Laptop or PC for architecture?


Hey guys, 

I am an architecture student working in a rather tight budget (500-600 USD) to get the best bang for the buck in terms of the performance and portability of a device. First of all, I am not sure whether I should go for a laptop or a pc build machine, because I usually take my work with me when I leave home from uni , which is every  week or two.

I use programs such as AutoCAD, Revit, Photoshop, Rhino, Lumion, 3ds Max, ArchiCAD etc. so it would be used for 3D rendering and conceptual design, oh and for the occasional gaming session or two. 

Also, sometimes laptops are in use within classes for  "on the fly" demonstrations, in which I use my current laptop ( a shitty HP 250 G3 ), and I felt that a change was inevitable because the workload gets larger and larger.

My biggest dilemma is contained within the price to performance ratio - If I decide to get a pc, I lose the portability aspect, and if I get the laptop, there is no possibility for an upgrade, the performance is worse and I'll probably end up overpaying the entire thing. I was thinking of maybe upgrading my current laptop with additional sticks of RAM, and going with the pc build. 

Aug 13, 18 2:15 pm

If that's your budget, get the Desktop (Also, it's called a desktop, not a "PC")

Aug 13, 18 2:20 pm
Non Sequitur

$500 can easily be the cost of your tower's GPU.... not sure sure how you'll manage all those softwares with a non existant budget.  Best to build a tower and spend the max you can now on the CPU and MB and add to it when you have the funds (GPU and RAM) 

Aug 13, 18 2:26 pm

My desktop setup must be nearing $1.5k total. I've used Lumion and according to the internal benchmark, I'm at the maximum recommended level for everything except for the CPU. If you're looking for that, you might have to raise your budget a bit.

I would highly recommend using PCPartPicker to help check for compatibility and general organization of your build. You can also save a link for later reference.

If you need an idea of how different components shape up, you can check PassMark's benchmark tests. From what I've heard they're good place to start.

Good luck with your build!

Aug 13, 18 2:53 pm
Non Sequitur

2 of my favorite sites.


Why is these questions constantly asked?

Here is a simple answer:

You'll want to get both a decent gaming desktop PC and a basic laptop. Really, the desktop is what you should use for the work horse. The laptop is for power point presentation and things like that. The laptop should be used for powerpoint presentation (or equivalent presentation programs like Prezi or whatever "hipster" presentation tool). Also, you can use the laptop to look things up and research information and inspirations. Another thing to invest in.... a decent SLR digital camera. Take photographs of objects and buildings that are sources of inspiration. I'd even suggest sketching by hand but sometimes you just don't have the time to do it. Weather might not be permissive long enough to sketch it while you are out there but photographs are good tools for a variety of reasons. There is both practical and convenience.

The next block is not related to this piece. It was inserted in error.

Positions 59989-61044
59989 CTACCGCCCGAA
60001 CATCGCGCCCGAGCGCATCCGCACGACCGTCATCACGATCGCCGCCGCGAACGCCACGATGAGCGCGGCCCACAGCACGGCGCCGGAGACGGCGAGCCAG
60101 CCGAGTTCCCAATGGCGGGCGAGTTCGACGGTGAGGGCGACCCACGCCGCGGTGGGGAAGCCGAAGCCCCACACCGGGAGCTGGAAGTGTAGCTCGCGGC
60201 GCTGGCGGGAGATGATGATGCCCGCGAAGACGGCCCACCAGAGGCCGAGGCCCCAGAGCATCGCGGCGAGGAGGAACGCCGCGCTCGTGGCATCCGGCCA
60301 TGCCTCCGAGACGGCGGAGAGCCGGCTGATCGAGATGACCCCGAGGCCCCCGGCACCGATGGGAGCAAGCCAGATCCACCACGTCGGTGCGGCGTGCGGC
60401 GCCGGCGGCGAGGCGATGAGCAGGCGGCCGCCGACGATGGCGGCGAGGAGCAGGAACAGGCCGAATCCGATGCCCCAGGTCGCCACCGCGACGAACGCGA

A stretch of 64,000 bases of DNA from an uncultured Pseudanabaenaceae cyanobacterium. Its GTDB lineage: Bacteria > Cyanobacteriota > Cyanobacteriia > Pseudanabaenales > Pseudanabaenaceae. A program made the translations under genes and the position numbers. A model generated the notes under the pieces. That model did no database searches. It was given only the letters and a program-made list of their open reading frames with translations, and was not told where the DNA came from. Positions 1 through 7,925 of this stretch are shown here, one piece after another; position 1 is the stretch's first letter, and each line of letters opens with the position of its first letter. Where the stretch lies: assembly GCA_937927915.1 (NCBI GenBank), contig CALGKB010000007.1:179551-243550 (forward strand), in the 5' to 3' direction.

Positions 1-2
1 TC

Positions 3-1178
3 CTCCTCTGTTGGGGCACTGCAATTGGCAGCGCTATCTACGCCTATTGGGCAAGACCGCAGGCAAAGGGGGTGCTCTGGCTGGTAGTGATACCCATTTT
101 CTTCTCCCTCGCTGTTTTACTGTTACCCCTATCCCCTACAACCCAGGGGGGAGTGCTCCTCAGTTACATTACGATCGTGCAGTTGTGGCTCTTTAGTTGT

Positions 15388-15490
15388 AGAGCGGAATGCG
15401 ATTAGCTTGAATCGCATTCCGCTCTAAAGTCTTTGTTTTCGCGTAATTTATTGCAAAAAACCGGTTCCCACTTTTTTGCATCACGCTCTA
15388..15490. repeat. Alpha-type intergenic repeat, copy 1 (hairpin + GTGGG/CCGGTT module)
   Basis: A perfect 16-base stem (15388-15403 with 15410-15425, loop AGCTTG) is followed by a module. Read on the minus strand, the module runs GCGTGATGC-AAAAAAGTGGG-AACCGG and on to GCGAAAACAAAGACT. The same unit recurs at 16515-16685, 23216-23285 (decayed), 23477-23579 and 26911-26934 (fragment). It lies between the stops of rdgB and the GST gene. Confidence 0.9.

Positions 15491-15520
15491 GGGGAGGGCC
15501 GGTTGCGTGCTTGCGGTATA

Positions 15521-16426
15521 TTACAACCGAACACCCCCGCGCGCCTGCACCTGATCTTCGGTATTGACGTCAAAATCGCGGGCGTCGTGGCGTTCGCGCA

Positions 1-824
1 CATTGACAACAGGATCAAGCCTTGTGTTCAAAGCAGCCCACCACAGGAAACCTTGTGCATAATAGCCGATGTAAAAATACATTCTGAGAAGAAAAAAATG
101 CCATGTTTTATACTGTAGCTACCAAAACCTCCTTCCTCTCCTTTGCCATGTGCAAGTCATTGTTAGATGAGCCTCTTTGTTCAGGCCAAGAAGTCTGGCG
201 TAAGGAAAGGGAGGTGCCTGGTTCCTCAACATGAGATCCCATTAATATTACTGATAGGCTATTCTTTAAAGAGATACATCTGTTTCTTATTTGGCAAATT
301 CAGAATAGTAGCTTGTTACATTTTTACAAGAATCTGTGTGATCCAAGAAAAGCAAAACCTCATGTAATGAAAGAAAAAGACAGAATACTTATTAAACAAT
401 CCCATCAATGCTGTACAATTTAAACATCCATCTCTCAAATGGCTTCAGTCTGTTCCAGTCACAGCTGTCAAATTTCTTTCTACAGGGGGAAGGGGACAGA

The laptop really doesn't need to be super powerful. It should be a modest lower to mid-rang "gaming" while the desktop should be a bit more of the muscle car here as you can upgrade it but the laptop isn't as easy to upgrade things like the GPU and CPU. You really don't need to use it for processing the rendering. A good i7 quad-core and a Geforce 1080 video card will outperform any laptop GPU. 

The laptop needs only enough processing power and RAM to display images, powerpoint, and play video and suitable web browsing capability. You could argue that you can do that with a tablet but a laptop is likely to be ready to display on a projector but yes, you could do that as an alternative for laptop for your mobile.


Aug 13, 18 4:10 pm
Non Sequitur

and all this for under $500usd?


Then my suggestion is use the computers in the labs until he or she saves up enough money to actually buy a decent computer if she doesn't already have a decent computer. Rule #1: Don't waste time rendering as maximum settings. It's a waste of time and doesn't make noticeable differences in printing or on the screen. Most difference in in the quality of printer and quality of the display (projector or LCD screen). If you do that, and focus on developing better skills in visual communication of design, it will go more mileage than a polished turd. Keeping design simpler and more coherent is better than some garbage that becomes a serious battle of water leaks and other problems daily for the next 5-10-50 years or whatever. Architecture is a profession that you can design just as good a building by hand as you would with a computer. While you might not render as photorealistically but who cares.


Great information Rick, thank you very much!


A lot of architecture programs no longer maintain computer labs. My alma mater hasn't had them in more than 10 years. There are plotters, laser cutters, large scanners, 3D printers, etc. maintained by the architecture school, but not ordinary desktop or laptop computers.  There are still a few computer rooms or banks on campus, mostly in libraries, but they don't have the software that the typical architecture student would need.


Does that $500-$600 include the software licenses?

Aug 13, 18 4:43 pm
Non Sequitur



My God,